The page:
Mountain River, N.W.T.
by Christina Coffin
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(I'm inspired by the good write ups by Phil Sego, Tom Todd, and others in the November WrapAround to report on my trip on the Mountain River in the Northwest Territories in August. Those who read Phil's account of the Snake trip will note a few similarities to mine, notably regarding cold rain! )
The Mountain is a wild and fast tributary of the Mackenzie; it flows northeast out of the mountains of the Backbone Range that forms the border between the Yukon and the NWT. We would paddle 200 miles or so, and descend 3600 feet, putting in close to the headwaters and taking out at the confluence with the Mackenzie. We assembled in the town of Norman Wells, a relatively prosperous oil settlement on the Mackenzie with a population of 800, that can only be reached by plane from Yellowknife or via the river. There was snow in Norman Wells the week before our trip, so we could only guess what it would be like up in the mountains where the float plane would take us.
Sunday: Our trip started on August 20, with a fly-in from the base camp in Norman Wells maintained by North Wright Air. From the Twin Otter and the Pilatus Porter (allegedly the one used in the movie NEVER CRY WOLF) we had a spectacular preview of the canyons on the Mountain before heading into the clouds. We landed at about 5:00 pm on Willow Handle Lake, a small pond at about 4500 feet that sits in a circle of rugged barren peaks close to the border between Yukon and the NWT. In a light but cold rain we unloaded the gear and donned our foul weather gear, not suspecting that we would not be taking it off for some ten straight days.
After a short paddle across the lake we began the obligatory portage that starts off many northern trips -in our case a kilometer through relatively flat but soggy marsh. Cold and wet we made camp near "Push Me Pull You" Creek, which is really more of a channel through the marsh than a creek. We gulped hot soup before supper, and all wondered just how much colder it might get as night fell and just how warm our bags were.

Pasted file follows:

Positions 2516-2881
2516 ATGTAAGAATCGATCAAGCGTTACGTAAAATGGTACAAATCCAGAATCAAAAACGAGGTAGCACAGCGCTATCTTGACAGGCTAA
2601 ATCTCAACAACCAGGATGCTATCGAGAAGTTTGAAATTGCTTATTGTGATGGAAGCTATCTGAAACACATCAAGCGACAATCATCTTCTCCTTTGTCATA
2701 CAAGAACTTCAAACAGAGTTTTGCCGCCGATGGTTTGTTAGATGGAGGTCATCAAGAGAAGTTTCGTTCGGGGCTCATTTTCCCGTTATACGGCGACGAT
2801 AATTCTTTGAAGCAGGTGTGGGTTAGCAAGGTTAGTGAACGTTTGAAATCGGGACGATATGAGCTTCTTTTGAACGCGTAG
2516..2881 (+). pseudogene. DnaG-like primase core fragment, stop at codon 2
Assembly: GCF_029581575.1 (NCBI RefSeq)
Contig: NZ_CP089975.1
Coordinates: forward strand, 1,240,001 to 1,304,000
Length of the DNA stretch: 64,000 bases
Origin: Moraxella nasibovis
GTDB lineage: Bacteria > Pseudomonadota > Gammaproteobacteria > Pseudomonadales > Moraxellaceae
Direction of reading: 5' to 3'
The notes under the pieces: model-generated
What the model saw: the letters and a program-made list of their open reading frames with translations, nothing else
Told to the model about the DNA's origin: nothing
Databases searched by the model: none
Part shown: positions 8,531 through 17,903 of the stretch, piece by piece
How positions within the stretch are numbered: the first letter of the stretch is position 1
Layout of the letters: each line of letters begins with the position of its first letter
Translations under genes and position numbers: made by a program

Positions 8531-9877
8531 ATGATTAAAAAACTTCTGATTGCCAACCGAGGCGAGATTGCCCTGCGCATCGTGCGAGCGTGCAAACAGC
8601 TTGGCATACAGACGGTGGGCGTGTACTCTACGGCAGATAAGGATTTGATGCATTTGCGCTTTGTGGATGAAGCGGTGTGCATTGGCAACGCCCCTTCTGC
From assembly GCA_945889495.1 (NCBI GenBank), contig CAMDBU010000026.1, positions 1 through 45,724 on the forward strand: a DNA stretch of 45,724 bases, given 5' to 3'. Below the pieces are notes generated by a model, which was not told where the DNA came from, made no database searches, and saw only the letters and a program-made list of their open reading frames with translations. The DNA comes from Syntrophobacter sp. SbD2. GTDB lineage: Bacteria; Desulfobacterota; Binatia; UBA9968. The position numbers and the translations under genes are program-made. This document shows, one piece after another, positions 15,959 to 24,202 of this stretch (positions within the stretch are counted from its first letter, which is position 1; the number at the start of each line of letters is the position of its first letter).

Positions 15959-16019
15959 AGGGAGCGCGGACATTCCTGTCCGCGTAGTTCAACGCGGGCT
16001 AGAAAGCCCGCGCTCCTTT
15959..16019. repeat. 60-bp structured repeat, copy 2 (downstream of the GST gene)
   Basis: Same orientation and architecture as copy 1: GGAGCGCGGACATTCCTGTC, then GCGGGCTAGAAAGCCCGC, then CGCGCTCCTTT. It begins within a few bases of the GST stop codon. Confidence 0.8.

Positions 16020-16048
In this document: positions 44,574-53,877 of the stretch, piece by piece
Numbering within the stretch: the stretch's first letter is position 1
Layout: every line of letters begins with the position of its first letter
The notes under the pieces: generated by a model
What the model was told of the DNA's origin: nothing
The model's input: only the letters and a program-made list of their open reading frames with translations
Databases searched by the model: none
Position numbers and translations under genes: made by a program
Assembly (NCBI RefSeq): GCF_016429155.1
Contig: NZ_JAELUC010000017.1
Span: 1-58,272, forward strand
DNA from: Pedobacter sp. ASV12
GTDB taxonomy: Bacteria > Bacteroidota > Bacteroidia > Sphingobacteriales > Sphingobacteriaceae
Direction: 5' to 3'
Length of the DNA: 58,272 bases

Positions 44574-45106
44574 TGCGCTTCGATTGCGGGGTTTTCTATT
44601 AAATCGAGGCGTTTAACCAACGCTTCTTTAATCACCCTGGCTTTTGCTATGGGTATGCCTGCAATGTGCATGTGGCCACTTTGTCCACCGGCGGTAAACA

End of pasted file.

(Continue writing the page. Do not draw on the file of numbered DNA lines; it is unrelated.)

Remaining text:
We were eight people: five guests, two river guides from Wilds of Maine Guide Service who ran the trip, and a Canadian guide who knew the river and outfitted us. Three others had had to cancel at the last minute, so three of us guests - myself, Shawna, and Stan- were able to paddle with the guides, Mike, Larry and Ryan. The other tandem pair was Phil, and his sixteen year old daughter Jacqueline. Other than Ryan, our Canadian guide, we had all paddled together on long trips before.
Monday: Breaking camp in the rain the next morning we loaded our four Old Town trippers and set off, literally pulling the boats through the narrow marsh channels, until eventually we reached a creek where we could paddle, with only intermittent wading and dragging. Wet suit booties were the best footwear for the glacial creeks. Despite the cloud cover the gray, purple and cinnamon hues of the mountain slopes were beautiful. It took most of the day to reach Blackfeather Creek, the
swiftly-flowing main tributary of the Mountain, and we were able to make camp before steady rain started in again. Ryan set two huge overlapping octagonal kitchen tarps, which at first seemed excessive to our Yankee souls, but soon proved indispensable. One sheltered the cooking area, and the other, with canoes on their sides as windbreaks, formed the "living room14444" with the fire pit right outside. We also got used to Northern time: staying up until 10:30 or 11:00 with the daylight, and not rising until 8:30 or 9:00 when the temperature was often 15 degrees warmer than at our customary 6 am.